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Publisher Description

Six teenage girls wake with no memories. One of them is in a brick mansion, her blonde hair as shiny as her shoes. The others are in a cabin, their names tagged to the inside of their pants. Their heads, shaved. Slashes mark the cabin wall like someone has been counting.

Hundreds of them.

There's wilderness all around and one dead adult. The girls discover her body rotting somewhere in the trees. As the weeks pass, they band together to survive the cold, wondering where they are and how they got there. And why.

When an old man arrives with a teenage boy, the girls learn of a faraway island called Foreverland where dreams come true and anything is possible. But Foreverland is dead. In order to escape the wilderness, they'll have to understand where they are.

More importantly, who they are.

INTERVIEW WITH THE AUTHOR

HOW IMPORTANT ARE NAMES TO YOU IN THIS BOOK. DID YOU CHOOSE THEM BASED ON SOUND OR MEANING?
Almost all of my books have names with special meaning, some foreshadowing a big twist. In The Annihilation of Foreverland, Reed's name was symbolic of his ability to tolerate suffering, bending in the face of gale forces but never breaking. 

WHERE DOES YOUR TOMORROW SPRING FROM? IN OTHER WORDS, HOW DID YOU COME UP WITH THE CRAZY WORLD?
Sometimes, I can't remember how the story started by the time I get to the end. The Annihilation of Foreverland started with the premise of identity. I wanted to write it as a YA book in the science fiction dystopia genre in a way that slowly unfolded as well as questioned who we are and explore our fear of death, and what we're willing to do to avoid it. Like all of my stories, it does have a romantic angle mixed into the action. Because it should.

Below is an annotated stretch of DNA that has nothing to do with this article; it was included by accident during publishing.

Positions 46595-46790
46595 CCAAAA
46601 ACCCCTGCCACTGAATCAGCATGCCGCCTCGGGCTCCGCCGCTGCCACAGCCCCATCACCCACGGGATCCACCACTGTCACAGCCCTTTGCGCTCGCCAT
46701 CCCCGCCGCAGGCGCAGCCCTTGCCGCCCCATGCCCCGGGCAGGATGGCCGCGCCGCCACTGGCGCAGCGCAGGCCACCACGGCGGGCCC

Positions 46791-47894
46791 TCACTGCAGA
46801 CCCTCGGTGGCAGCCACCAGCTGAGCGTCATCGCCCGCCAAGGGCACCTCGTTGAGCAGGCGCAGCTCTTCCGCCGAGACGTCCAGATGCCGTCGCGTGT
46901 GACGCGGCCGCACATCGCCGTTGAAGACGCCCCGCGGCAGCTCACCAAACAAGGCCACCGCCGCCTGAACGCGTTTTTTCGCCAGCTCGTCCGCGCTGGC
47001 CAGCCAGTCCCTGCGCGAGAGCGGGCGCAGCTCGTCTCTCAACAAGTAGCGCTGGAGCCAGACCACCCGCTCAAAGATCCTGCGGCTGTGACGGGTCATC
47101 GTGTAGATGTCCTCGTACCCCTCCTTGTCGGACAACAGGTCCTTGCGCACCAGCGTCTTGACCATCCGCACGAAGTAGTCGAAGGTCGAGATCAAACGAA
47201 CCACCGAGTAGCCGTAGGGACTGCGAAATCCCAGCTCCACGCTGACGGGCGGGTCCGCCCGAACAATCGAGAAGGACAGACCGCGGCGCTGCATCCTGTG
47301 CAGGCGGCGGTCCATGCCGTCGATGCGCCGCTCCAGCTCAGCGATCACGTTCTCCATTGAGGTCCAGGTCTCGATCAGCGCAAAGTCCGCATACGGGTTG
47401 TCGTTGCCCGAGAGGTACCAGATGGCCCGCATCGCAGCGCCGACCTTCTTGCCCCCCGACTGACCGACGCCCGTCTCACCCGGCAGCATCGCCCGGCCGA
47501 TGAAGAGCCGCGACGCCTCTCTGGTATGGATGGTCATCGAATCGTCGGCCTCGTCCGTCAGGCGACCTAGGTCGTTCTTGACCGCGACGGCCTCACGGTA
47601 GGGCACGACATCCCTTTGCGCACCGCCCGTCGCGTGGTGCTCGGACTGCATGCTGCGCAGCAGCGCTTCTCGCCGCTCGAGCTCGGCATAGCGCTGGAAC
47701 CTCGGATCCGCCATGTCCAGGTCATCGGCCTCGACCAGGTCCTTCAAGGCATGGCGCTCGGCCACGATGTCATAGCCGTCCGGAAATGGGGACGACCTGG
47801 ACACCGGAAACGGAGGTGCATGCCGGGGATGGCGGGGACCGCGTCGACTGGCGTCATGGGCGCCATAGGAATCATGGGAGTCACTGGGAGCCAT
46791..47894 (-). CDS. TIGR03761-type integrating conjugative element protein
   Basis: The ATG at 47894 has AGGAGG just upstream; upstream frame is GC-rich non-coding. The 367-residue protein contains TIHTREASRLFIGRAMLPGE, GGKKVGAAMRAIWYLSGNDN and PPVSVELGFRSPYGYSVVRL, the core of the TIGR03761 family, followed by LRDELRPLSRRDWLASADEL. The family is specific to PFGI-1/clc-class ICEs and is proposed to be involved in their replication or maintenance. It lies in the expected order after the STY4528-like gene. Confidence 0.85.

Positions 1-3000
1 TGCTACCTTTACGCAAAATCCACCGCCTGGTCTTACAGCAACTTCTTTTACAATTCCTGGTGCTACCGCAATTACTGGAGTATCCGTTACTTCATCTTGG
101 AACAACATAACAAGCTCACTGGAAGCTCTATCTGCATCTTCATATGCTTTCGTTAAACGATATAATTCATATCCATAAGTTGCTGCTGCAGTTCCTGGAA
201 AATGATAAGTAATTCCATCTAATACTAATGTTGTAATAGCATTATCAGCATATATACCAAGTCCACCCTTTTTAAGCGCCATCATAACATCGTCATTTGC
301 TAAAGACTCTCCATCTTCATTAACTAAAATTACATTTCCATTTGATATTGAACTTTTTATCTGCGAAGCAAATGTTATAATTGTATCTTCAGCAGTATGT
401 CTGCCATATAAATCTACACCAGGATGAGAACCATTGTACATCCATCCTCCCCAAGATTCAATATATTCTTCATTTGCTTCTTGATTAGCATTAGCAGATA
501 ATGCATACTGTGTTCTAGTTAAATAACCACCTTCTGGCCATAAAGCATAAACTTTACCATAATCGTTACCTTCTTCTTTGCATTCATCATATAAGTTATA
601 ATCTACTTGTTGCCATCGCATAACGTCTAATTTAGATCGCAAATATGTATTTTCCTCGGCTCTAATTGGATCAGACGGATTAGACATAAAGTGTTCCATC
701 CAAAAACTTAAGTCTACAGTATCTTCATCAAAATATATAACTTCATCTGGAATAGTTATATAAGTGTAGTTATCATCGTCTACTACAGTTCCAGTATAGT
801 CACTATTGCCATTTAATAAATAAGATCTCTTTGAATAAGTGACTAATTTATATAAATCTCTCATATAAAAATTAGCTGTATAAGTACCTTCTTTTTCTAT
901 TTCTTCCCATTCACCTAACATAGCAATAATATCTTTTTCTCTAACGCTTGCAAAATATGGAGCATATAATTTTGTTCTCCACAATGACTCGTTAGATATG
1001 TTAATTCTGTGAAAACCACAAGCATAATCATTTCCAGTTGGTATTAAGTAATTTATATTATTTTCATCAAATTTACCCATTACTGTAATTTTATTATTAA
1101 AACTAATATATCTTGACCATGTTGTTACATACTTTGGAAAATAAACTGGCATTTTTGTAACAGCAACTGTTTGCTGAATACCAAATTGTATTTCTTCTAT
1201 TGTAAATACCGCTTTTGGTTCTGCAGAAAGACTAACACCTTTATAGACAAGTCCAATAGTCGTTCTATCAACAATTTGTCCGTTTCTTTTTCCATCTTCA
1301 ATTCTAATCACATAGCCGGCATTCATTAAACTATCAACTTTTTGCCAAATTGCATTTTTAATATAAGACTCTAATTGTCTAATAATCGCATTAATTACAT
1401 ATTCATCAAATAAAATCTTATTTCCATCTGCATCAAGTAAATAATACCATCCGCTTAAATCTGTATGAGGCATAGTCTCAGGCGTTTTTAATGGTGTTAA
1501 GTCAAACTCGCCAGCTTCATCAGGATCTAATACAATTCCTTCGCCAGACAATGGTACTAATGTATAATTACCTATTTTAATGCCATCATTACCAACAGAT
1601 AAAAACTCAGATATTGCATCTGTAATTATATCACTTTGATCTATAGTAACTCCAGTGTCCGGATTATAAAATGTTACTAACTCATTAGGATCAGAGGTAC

GIVE YOUR BOOK THE BECHDEL TEST. IT HAS TO HAVE AT LEAST TWO (NAMED) WOMEN IN IT WHO TALK TO EACH OTHER ABOUT SOMETHING BESIDES A MAN.
I failed because there's only one female in The Annihilation of Foreverland. However, the young adult sequel (Foreverland is Dead) passes with flying colors since its mostly female characters that rarely talk about men.

WHAT SORT OF BODY COUNT ARE WE TALKING HERE?
The bodies die, but not necessarily the characters. Chew on that a second.

YOU CAST YOUR CHARACTERS FOR A MOVIE. WHO MAKES IT?
In The Annihilation of Foreverland, I only casted two characters in my head while I was writing it. The Director is Jeff Bridges and Mr. Jones is Anthony Hopkins. It was like watching a movie as I wrote.

HAVE YOU WRITTEN IN ANY OTHER GENRES BESIDES YA DYSTOPIAN?  WHAT DREW YOU TO YOU THIS GENRE?
I've been fascinated by consciousness, identity and what this all means since I was young. I would read my grandfather's science fiction books with elements of artificial intelligence and alternate realities and wonder what happened when they died? I suppose that's why all of my writing deals with the big mysteries of life in one way or another. In a way, I write for my own exploration, in a sort of thought experiment approach, pulling apart our identities, exploring what makes us who we are. If I lost my memories, would I still be me? If I had my body parts replaced with synthetic replications, at what point would I not be me? Do I even need a body? 

What am I?

A few years ago, I figured I'd write a romance novel. Since all of my books have a romantic element, I thought it would be fun. Halfway through the novel, I found myself thinking more and more about the next project—a dystopian idea. So 40,000 words in, I scrapped the romance novel and got back to what I love. Science fiction.

GENRE
Young Adult
RELEASED
2013
June 6
LANGUAGE
EN
English
LENGTH
291
Pages
PUBLISHER
DeadPixel Publications
SELLER
Draft2Digital, LLC
SIZE
695.7
KB

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